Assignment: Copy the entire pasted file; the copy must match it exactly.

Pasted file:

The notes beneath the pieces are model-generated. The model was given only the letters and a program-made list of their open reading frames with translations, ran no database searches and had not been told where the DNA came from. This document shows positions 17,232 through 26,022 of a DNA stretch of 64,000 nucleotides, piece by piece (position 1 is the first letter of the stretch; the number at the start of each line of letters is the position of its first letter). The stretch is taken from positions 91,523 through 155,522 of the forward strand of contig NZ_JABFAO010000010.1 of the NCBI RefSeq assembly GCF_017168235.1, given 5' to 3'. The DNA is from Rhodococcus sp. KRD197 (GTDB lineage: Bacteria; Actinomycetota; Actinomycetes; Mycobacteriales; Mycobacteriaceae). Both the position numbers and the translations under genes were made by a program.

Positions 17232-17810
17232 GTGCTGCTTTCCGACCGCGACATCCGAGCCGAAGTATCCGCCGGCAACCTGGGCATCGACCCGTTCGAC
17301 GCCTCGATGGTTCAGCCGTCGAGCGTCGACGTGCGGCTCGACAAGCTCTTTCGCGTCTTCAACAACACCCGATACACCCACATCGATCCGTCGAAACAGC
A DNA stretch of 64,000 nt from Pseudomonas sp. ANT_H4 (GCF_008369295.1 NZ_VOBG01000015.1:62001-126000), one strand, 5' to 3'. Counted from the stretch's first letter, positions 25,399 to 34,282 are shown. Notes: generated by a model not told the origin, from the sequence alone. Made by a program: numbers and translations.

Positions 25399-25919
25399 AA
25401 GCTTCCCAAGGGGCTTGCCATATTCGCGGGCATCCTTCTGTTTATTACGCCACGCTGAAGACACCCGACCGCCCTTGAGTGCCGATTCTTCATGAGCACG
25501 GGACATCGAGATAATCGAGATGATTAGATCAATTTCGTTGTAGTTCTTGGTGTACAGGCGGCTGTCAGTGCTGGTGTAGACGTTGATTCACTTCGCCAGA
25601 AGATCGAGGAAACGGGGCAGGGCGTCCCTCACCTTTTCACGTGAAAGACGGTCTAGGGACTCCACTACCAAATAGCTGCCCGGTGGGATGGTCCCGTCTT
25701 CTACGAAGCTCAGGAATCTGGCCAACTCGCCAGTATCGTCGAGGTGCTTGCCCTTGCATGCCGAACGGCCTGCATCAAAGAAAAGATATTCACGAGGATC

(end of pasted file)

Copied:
The notes beneath the pieces are model-generated. The model was given only the letters and a program-made list of their open reading frames with translations, ran no database searches and had not been told where the DNA came from. This document shows positions 17,232 through 26,022 of a DNA stretch of 64,000 nucleotides, piece by piece (position 1 is the first letter of the stretch; the number at the start of each line of letters is the position of its first letter). The stretch is taken from positions 91,523 through 155,522 of the forward strand of contig NZ_JABFAO010000010.1 of the NCBI RefSeq assembly GCF_017168235.1, given 5' to 3'. The DNA is from Rhodococcus sp. KRD197 (GTDB lineage: Bacteria; Actinomycetota; Actinomycetes; Mycobacteriales; Mycobacteriaceae). Both the position numbers and the translations under genes were made by a program.

Positions 17232-17810
17232 GTGCTGCTTTCCGACCGCGACATCCGAGCCGAAGTATCCGCCGGCAACCTGGGCATCGACCCGTTCGAC
17301 GCCTCGATGGTTCAGCCGTCGAGCGTCGACGTGCGGCTCGACAAGCTCTTTCGCGTCTTCAACAACACCCGATACACCCACATCGATCCGTCGAAACAGC
A DNA stretch of 64,000 nt from Pseudomonas sp. ANT_H4 (GCF_008369295.1 NZ_VOBG01000015.1:62001-126000), one strand, 5' to 3'. Counted from the stretch's first letter, positions 25,399 to 34,282 are shown. Notes: generated by a model not told the origin, from the sequence alone. Made by a program: numbers and translations.

Positions 25399-25919
25399 AA
25401 GCTTCCCAAGGGGCTTGCCATATTCGCGGGCATCCTTCTGTTTATTACGCCACGCTGAAGACACCCGACCGCCCTTGAGTGCCGATTCTTCATGAGCACG
25501 GGACATCGAGATAATCGAGATGATTAGATCAATTTCGTTGTAGTTCTTGGTGTACAGGCGGCTGTCAGTGCTGGTGTAGACGTTGATTCACTTCGCCAGA
25601 AGATCGAGGAAACGGGGCAGGGCGTCCCTCACCTTTTCACGTGAAAGACGGTCTAGGGACTCCACTACCAAATAGCTGCCCGGTGGGATGGTCCCGTCTT
25701 CTACGAAGCTCAGGAATCTGGCCAACTCGCCAGTATCGTCGAGGTGCTTGCCCTTGCATGCCGAACGGCCTGCATCAAAGAAAAGATATTCACGAGGATC